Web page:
The vina is undoubtedly of high antiquity. It has seven wire strings, and movable frets which are generally fastened with wax. Two hollowed gourds, often tastefully ornamented, are affixed to it for the purpose of increasing the sonorousness. There are several kinds of the vina in different districts; but that represented in the illustration is regarded as the oldest. The performer shown is Jeewan Shah, a celebrated virtuoso on the vina, who lived about a hundred years ago. The Hindus divided their musical scale into several intervals smaller than our modern semitones. They adopted twenty-two intervals called sruti in the compass of an octave, which may therefore be compared to our chromatic intervals. As the frets of the vina are movable the performer can easily regulate them according to the scale, or mode, which he requires for his music.
The Nautch Girls are the singing and dancing girls of the East. They are gorgeously attired in robes of embroidered silk and muslin, and covered with jewels. They attend the public and private festivals and entertain the company bu their soft and voluptuous songs, and graceful attitudes.
The dances of the Nautch Girls consist in sudden transitions. The movement is sometimes slow and graceful; then by a change of the music it becomes all life, and exhibits the most rapid succession of violent actions, the performers twirling round with the velocity of a spinning top, and for such a length of time that it almost makes a person giddy to look at them.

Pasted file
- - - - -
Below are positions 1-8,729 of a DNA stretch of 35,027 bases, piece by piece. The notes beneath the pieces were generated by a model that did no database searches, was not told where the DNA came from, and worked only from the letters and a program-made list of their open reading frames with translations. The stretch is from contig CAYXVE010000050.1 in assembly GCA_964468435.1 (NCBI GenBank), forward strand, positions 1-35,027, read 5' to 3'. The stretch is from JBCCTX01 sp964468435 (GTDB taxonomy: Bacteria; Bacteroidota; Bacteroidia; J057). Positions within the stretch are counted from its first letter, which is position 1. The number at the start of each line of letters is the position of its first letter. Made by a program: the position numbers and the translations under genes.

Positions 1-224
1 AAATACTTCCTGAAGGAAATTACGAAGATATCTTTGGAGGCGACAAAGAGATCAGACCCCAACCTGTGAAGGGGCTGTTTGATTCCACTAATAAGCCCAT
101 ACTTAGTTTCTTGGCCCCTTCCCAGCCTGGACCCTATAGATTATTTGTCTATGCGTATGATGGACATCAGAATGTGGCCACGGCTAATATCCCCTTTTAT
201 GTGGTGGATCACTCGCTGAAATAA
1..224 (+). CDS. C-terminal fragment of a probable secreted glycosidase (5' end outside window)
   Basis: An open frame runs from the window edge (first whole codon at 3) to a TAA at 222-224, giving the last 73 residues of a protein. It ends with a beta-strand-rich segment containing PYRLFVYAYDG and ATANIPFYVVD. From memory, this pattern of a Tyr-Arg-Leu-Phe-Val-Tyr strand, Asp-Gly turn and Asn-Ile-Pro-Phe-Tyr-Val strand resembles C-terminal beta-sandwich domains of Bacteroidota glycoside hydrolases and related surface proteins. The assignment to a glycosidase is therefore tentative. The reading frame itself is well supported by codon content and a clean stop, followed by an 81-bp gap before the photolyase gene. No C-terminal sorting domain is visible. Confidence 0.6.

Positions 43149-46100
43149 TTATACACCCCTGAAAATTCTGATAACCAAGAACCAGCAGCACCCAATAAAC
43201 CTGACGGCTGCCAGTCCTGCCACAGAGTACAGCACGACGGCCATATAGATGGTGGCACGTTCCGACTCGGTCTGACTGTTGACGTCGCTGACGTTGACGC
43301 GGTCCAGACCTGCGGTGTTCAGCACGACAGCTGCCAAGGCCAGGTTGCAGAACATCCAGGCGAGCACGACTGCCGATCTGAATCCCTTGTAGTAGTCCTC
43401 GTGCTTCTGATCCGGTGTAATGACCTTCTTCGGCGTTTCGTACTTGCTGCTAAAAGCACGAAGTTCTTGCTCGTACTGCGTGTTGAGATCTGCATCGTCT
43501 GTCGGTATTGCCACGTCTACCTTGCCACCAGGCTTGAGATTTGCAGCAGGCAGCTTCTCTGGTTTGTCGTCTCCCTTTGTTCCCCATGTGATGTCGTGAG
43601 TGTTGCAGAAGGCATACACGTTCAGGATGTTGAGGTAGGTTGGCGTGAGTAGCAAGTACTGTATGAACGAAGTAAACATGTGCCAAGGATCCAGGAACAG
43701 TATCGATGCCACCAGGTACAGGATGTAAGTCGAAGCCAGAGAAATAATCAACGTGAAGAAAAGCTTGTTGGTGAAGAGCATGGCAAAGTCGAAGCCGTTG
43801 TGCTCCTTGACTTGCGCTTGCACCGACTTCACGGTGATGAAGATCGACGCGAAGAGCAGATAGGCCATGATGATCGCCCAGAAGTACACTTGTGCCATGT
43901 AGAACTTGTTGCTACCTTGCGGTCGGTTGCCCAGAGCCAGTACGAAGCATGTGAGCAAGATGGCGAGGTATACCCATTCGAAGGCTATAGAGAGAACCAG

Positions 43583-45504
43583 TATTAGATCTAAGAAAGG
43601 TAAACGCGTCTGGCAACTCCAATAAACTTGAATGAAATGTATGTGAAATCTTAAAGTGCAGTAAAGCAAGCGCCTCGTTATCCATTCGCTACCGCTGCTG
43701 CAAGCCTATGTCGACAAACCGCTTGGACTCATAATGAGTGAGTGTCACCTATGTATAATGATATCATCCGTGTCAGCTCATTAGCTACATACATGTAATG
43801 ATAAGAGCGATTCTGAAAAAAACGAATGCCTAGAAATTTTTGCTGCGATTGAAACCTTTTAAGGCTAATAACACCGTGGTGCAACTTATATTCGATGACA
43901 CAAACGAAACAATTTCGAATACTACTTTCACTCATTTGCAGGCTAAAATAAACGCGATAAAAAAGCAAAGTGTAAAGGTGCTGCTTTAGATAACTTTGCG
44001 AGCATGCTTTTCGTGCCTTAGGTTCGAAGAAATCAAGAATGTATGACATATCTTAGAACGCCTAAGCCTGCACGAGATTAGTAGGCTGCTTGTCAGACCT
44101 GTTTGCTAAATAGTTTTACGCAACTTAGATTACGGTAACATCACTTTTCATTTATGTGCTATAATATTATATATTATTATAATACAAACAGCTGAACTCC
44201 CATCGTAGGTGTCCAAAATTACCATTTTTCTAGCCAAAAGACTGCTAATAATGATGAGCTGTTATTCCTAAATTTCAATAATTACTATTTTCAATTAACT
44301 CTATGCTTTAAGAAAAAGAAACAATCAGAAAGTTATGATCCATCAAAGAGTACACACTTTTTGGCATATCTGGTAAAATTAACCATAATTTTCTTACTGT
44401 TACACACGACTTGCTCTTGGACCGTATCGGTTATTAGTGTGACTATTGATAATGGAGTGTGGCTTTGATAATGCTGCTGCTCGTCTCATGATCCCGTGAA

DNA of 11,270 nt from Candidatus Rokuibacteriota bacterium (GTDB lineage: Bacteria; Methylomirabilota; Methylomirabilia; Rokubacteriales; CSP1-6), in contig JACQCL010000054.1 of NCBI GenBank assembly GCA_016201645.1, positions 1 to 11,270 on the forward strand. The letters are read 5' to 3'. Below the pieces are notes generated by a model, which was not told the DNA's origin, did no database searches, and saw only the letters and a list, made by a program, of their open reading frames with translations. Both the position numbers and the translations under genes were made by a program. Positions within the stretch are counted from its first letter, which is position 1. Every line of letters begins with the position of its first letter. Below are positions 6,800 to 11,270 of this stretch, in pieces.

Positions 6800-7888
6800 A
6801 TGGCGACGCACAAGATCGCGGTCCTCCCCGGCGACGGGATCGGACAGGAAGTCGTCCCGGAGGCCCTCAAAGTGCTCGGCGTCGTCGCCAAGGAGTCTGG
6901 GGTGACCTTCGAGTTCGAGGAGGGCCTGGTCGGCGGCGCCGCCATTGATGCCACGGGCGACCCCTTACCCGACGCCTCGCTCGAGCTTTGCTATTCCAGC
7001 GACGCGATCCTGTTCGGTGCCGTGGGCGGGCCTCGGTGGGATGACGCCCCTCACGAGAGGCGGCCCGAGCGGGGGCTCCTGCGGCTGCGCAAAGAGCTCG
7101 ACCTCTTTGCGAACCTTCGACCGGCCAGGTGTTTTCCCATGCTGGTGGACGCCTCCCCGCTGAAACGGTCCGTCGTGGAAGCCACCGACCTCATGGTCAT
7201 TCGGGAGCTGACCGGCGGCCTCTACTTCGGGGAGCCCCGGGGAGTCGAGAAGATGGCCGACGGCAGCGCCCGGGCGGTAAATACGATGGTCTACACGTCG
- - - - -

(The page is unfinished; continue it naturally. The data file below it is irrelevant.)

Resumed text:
The Nautch girl in the picture was considered one of the most celebrated singers in Bengal. Her voice was extremely sweet, but sung in so low a tone, that it would have been impossible to hear a note unless within a few yards of her; but a powerful voice is not esteemed an excellence in an Indian singer.
Each Nautch Girl is attended by her own musicians, who form themselves in a circle behind her, accompanying her voice with their instruments.
Comparative Maps of Asia
(a) as part of hemisphere
(b) on Mercators projection to show relative sizes of Asiatic Russia and India in the two cases.
Chief Foreign Settlements in India, 17th Century
One of the largest cannon now existing is a brass one at Bejapoor, called “Moolik-i-Meidan,” or “The Lord of the Plain.” It was cast in commemoration of the capture of that place by the Emperor Alum Geer, in 1685. Its length is 14ft. 1in., diameter about 5ft. 8in., diameter of bore, 2ft. 4in., interior length of bore, 10ft.; length of chamber unknown; shape of gun nearly “cylindrical;” description of shot, stone. An iron shot for this gun, of proper size, would weigh 1600lbs. It is now lying in a dilapidated circular bastion on the left of the principal gateway of the city. The trunnions are broken off, and there is a ring on each side of it, as well as two Persian inscriptions on the top. It is placed on three heavy beams of wood, packed round with large stones. A number of stone shot, of 2ft. 2in. in diameter, are scattered about. This gun is said to be the heaviest piece of ordnance in the world. It weighs about forty-two tons.